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Top 3 Mistakes Small Business Websites Make - And How to Avoid Them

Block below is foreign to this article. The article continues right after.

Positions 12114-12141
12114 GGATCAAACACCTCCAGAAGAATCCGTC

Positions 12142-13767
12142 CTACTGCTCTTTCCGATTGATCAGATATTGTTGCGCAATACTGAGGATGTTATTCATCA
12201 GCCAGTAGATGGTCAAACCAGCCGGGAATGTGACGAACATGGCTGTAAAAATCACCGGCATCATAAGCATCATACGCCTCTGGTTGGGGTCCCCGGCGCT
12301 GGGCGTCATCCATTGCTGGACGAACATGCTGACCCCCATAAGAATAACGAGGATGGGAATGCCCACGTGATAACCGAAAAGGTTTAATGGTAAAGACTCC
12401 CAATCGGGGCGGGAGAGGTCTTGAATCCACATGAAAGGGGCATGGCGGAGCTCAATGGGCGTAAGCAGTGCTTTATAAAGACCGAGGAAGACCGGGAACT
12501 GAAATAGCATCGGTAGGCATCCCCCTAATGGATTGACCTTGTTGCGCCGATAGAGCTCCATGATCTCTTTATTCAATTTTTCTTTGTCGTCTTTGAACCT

To operate a successful business, you not only need to offer a great product or service, you also need a web presence. While most small business owners understand the importance of having a website, many don’t realize that their websites contain a number of flaws. Here are the most common mistakes SMB sites make and how they can avoid them to further increase their web presence. Not being dynamic A static website will soon become a dead website. In order to keep users coming back, your website needs dynamic, changing content. You can achieve this by adding a blog that you update daily or weekly, offering monthly coupons, adding new video content, or including a widget that provides product or company updates. Keeping your content fresh is also important for search engine optimization – just be sure not to reduce the density of important keywords if you’re tweaking content on an existing page. Poor design The average user can’t tell good design from great design, but they will notice a poorly designed website. The overall look and functionality of your business’ website can instantly determine your credibility. If your site is unattractive and hard to navigate, then you’re likely to lose potential customers to a competitor. Regardless of how technically savvy you are, remember that you are a business owner first and a web designer second. We strongly recommend outsourcing your web design if you don’t have a designer on staff. Too many hoops This idea goes back to the functionality of your site. E-commerce is an essential component of most small business websites. Customers should be able to make purchases quickly and easily, without confusion. The ideal checkout process is straightforward, keeps users in-the-know on how many steps are involved in making a purchase, and limits the number of clicks required to complete a purchase. Checkout processes with 3 clicks or less tend to see higher returns, so keep this in mind when you’re building or evaluating your checkout. Shipping costs should also be easy for customers to determine, so consider offering flat-rate shipping or adding a shipping calculator to product or checkout pages. If users can’t assess what the total cost of purchase is, odds are they won’t buy anything. Lastly, don’t forget that what seems intuitive to you may not seem as simple to the users of your website. Soliciting customer feedback about the usability of your checkout process can be a great way to find areas for improvement. Avoiding these commonly-made mistakes will improve your web presence and keep your website user-friendly. What features turn you off when you’re visiting a website? Share your thoughts in the comments.